Michigan apple farmers see largest crop yield in several years

Published: Oct. 20, 2022 at 6:20 PM EDT
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BERRIEN COUNTY, Mich. (WNDU) - Apple picking season is coming to a close in southwest Michigan with farmers bringing in their biggest yields in the past several years.

This year’s apple crop in Michigan is expected to be twice as big as it was last year. This is welcome news for growers, but it’s also left some in need of workers and storage so they can maximize the fruits of their labor.

After all, the Michigan apple crop is expected to pass more than 30 million bushels this year after hovering around 15 million bushels the past three seasons. These low expectations mean growers have some catching up to do to make sure nothing goes to waste.

16 News Now went to one of the places where they’re sorting through these apples to tell us more about how growers are sorting through these issues.

“You got to make sure you have enough boxes, enough laborers to get the apples picked, enough cold storage space and a place to move them really,” said Mark Schilling, co-owner of both Schilling Family Farms and Klug Farms.

Schilling said they’re fortunate that the past few days have been cooler, which helps them pick up the pace.

“It’s very labor intensive,” Schilling explained. “The workers can be more productive as they work. It also helps the apples. An apple picked cold will store longer.”

Schilling said he’s had to repurpose boxes used for tomatoes and watermelons to keep up with the amount of apples they’re bringing in.

Hildebrand Fruit Farms normally helps out other growers in need of extra boxes too, but this year they say they’re in need of 800 to 1,000 more bins.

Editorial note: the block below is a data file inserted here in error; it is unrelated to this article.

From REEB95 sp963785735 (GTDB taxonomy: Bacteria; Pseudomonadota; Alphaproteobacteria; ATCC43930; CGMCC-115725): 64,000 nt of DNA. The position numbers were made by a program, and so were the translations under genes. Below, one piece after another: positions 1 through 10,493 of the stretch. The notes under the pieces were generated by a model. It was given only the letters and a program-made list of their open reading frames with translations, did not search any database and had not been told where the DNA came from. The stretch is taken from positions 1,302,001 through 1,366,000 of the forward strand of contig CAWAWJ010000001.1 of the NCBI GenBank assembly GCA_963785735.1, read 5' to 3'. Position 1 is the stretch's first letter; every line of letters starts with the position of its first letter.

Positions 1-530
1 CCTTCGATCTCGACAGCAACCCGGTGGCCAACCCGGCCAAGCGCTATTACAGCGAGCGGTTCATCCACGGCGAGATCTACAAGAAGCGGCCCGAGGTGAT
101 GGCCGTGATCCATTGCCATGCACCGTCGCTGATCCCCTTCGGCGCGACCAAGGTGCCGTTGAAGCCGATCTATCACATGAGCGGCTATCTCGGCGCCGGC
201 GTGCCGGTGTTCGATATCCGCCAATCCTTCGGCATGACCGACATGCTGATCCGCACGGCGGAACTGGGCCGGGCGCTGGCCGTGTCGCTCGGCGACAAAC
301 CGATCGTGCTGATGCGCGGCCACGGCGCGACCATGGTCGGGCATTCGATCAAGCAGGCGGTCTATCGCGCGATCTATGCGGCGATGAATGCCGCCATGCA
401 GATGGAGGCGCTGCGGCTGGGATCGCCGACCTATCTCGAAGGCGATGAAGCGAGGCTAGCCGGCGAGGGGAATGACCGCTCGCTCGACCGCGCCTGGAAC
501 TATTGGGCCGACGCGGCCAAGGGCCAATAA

“We have what we have and we were not able to lend other growers the bins that we own,” said Mike Hildebrand, owner of Hildebrand Fruit Farms. “As we’ve run promos and ads with our grocery stores, we’ve been able to have an incredible fall sale season. As we empty the bins we get to reuse them again and again and again.”

Hildebrand said he’s working with roughly 75 percent of the crew they had last year. While he still expects to get everything off the trees, it is taking about a week little longer.

He also said these past few days in the 40′s and 50′s mean the apples will transition well into these climate-controlled storage units.

“Between the cold and lack of oxygen, the apples can’t breathe and they can’t ripen so they stay crisp right off the tree,” Hildebrand said. “We plan on packing until April this year.”

While Hildebrand said they’ll likely be picking into next week, Schilling says they expect to be finished by Thursday.

Michigan apple growers are actually filling a huge need right now too after poor spring weather hurt the crop out of Washington State. They’re filling in the gaps left by those producers with the big supply coming out of the Midwest.